Business Rewired, an in-depth report by global small business platform Xero examines SME owners’ greatest concerns for the future, up against the emerging trends they will need to prepare for. These mounting concerns include late payments (54 percent), cyber-attacks (27 percent) and tax rates (44 percent).
Other things threatening their future existence include Brexit (44 per cent), employee recruitment costs (19 percent) and maintaining or increasing levels of productivity (31 per cent). More than a third (37 per cent) say this is the most turbulent period they have ever experienced and on average they have pumped £11,846.45 of their own money into their business. Over a quarter (26 per cent) say their business is leaving them out of pocket.
The pressures of running a business in the current climate has impacted the mental health of more than a third according to the research, and small business owners work an extra nine hours a week on average in addition to their standard working hours.
It’s not all doom and gloom however, leading business futurologist Gerd Leonhard predicts a brighter picture of what the future holds for the 5.8 million SMEs across the UK.
Gerd Leonard, business futurist and contributor to the report, says: “Humanity will change more in the next 20 years than in the previous 300. We will see the biggest technological transformation in human history – impacting where, how and why we work.”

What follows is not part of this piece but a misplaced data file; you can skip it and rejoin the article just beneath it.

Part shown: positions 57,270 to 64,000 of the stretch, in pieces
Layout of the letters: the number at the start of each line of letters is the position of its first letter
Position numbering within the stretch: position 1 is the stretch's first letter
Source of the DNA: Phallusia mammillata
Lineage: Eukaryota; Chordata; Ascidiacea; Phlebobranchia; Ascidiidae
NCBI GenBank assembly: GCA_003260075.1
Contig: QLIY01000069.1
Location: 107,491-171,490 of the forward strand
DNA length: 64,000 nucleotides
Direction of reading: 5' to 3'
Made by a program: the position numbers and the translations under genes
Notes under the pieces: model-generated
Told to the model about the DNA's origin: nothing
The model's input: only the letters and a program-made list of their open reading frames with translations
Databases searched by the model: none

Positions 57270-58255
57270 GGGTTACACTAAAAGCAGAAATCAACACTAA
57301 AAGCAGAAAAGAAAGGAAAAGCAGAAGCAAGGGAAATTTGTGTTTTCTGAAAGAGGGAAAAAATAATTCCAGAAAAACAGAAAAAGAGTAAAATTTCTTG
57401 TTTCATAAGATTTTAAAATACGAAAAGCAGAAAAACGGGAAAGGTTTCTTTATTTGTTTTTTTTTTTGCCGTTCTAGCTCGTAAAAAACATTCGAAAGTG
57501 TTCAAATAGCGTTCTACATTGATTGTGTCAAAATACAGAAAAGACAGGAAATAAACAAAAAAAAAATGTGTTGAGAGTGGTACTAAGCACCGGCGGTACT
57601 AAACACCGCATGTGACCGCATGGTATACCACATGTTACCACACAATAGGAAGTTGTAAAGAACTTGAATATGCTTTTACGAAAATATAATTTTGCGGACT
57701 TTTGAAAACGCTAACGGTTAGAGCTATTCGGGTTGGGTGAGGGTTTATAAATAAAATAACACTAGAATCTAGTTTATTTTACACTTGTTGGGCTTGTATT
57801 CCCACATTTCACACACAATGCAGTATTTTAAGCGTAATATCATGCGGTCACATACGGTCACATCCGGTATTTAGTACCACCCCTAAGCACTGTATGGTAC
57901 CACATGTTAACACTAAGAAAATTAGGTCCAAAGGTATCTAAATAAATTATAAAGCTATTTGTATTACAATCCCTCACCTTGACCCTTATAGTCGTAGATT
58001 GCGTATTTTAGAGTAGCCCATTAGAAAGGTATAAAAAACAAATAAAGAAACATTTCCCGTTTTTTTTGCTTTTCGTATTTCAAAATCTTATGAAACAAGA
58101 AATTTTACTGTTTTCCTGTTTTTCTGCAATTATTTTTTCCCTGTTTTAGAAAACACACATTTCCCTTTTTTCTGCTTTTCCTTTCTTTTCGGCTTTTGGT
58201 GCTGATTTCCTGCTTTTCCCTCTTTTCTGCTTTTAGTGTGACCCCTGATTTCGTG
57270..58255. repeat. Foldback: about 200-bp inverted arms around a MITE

“Automation is reducing the need for humans to undertake routine tasks and the world of work is heading towards a dramatic reset. Everything we assume about work, jobs, training and education is being challenged by exponential scientific and technological progress. Whether you’re a small business owner, an accountant, bookkeeper or advisor, these emerging trends will affect you very soon.”
According to Gerd, over the next 20 years, AI will revolutionise routine as we know it and cut working hours by up to half; a ‘blended workforce’ will transform the number of employers workers have; and digital transactions and the death of the 30 day payment model will spell the end of late payments, as SMEs move towards a happier, healthier economy.
Gary Turner, Xero co-founder, says “The ways small businesses work now are dramatically different from the 1980s when the first personal computers arrived. But business needs to adapt to greater changes coming their way. New technologies will hasten a far greater consciousness towards the biggest killer of small businesses. Cash flow problems will decline as instant payment technologies take root as a cultural norm. I believe what we’ll see is 30-day payment terms going the way of the fax machine.”
Emma Gannon, author, podcast host and contributor to the report, adds: “We are in a time when young people are job-hopping more than ever, and the pressure is on for companies to retain their employees. This means adapting to the changes that are here right now and coming in the next few years.”